Ladies Love Cool Eric. The soulful serenader can still make the girls giggle. He’s hopes to continue making the legs quiver and the stomach do somersaults as he cuts the artistic umbilical chord from his old label and creates a new  independent joint, replete with brand new album, One.

High up in the Hard Rock Hotel overlooking arguably the most majestic downtown in the country (Chicago), Eric Benet sits with that 11 O’clock lean and speaks with a low baritone that belies his excitement and anxiety as he wraps his mind around the concept of being an entrepreneur and a musician at the simultaneously. While some entertainers have exemplified a certain level of dexterity at being both a businessperson and an artist, Benet will tell you right off the rip that it is not an easy thing to execute and sustain.

Benet speaks with rolling out about why he broke out on his own and what he thinks about the state of R&B.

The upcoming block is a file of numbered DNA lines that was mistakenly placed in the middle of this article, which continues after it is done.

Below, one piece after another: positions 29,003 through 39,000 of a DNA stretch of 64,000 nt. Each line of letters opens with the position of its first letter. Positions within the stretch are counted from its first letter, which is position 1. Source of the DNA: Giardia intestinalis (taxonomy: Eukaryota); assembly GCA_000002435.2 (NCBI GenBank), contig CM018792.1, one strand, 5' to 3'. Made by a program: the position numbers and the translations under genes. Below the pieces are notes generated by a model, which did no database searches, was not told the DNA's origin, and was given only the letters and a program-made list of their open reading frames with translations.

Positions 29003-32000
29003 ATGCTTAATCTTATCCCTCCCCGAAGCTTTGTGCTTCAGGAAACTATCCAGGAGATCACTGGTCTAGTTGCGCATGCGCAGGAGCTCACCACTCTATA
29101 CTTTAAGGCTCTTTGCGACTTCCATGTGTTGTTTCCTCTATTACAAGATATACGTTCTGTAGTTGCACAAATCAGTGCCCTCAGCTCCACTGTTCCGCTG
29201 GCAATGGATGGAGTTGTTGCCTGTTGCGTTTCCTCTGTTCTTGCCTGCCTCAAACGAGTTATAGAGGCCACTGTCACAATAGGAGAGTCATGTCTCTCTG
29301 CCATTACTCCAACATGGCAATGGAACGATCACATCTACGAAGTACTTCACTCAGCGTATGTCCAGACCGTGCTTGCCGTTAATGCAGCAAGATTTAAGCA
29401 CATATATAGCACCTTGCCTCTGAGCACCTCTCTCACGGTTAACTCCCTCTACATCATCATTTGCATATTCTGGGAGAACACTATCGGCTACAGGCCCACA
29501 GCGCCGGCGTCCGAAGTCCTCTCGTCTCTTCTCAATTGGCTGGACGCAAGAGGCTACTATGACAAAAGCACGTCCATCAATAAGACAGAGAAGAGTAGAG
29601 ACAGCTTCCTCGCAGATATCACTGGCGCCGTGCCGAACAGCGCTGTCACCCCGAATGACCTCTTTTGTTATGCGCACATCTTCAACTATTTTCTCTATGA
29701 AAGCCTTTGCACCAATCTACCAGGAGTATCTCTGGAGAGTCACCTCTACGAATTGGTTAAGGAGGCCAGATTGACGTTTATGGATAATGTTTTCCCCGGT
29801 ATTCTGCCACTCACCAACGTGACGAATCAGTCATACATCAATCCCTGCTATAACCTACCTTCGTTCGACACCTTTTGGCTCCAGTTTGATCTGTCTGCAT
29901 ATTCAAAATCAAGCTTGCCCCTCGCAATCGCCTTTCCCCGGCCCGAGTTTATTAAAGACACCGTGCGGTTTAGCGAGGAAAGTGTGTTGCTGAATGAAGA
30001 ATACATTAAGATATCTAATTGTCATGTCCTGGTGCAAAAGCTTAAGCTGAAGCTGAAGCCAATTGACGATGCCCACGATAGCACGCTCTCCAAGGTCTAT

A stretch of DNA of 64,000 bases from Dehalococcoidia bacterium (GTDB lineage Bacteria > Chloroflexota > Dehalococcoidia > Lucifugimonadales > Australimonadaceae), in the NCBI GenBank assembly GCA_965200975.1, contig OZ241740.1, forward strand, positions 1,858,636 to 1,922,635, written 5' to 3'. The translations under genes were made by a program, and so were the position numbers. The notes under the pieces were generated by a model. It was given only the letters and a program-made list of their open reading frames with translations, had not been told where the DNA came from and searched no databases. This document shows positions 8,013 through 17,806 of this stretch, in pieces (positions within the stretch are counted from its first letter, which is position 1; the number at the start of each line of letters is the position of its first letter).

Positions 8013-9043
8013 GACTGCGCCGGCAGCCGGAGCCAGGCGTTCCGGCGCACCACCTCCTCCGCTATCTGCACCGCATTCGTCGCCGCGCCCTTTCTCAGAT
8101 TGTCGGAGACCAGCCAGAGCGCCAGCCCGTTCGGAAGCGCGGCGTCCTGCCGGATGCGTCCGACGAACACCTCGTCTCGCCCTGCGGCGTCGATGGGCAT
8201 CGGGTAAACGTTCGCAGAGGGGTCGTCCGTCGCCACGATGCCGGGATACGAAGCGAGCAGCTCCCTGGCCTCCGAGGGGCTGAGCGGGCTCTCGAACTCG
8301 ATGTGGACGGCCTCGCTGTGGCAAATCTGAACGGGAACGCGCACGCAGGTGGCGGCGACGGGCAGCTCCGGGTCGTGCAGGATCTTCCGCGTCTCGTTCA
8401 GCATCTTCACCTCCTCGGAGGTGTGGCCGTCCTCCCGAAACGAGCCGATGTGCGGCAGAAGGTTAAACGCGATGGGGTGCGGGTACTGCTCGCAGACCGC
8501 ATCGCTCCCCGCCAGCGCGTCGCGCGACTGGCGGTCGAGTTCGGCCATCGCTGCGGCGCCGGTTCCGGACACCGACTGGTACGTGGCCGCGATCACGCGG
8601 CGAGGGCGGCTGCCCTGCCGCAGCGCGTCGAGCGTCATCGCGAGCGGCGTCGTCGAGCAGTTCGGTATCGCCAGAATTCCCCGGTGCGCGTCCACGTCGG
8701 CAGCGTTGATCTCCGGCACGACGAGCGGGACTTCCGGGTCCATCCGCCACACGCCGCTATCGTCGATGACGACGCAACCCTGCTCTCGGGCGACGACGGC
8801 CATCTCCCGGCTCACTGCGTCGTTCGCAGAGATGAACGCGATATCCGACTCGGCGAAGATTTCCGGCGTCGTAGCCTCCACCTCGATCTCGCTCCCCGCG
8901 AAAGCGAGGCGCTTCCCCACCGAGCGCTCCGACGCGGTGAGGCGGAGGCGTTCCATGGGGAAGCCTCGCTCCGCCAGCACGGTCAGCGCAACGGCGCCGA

How does it feel to come out with your album under your own label?

Liberating. Being an artist at a record label for 13 years, I wanted to have a certain level of autonomy … restrictions, dependence and having to have someone approve. That can be a trying process. It was about them wanting to have more control, them trying to steer me in certain directions.

Are you concerned about the R&B genre, that the great talented soul singers of today would be much bigger stars if they were coming up in the Whitney Houston-Anita Baker-Mariah Carey era?

Am I concerned about R&B. My gut response is no. Although there is a huge difference at what is at the top of  the charts and what is R&B today — which doesn’t feel like R&B at all. It feels like a combination of techno, hip-hop, dance and auto tunes. And those are the biggest R&B stars right now. However, there will always be an audience for music with integrity, authenticity, rawness and realness.

Stay tuned for rest of these answers as well as Benet delving into other, more sensual and musical topics very soon. —terry shropshire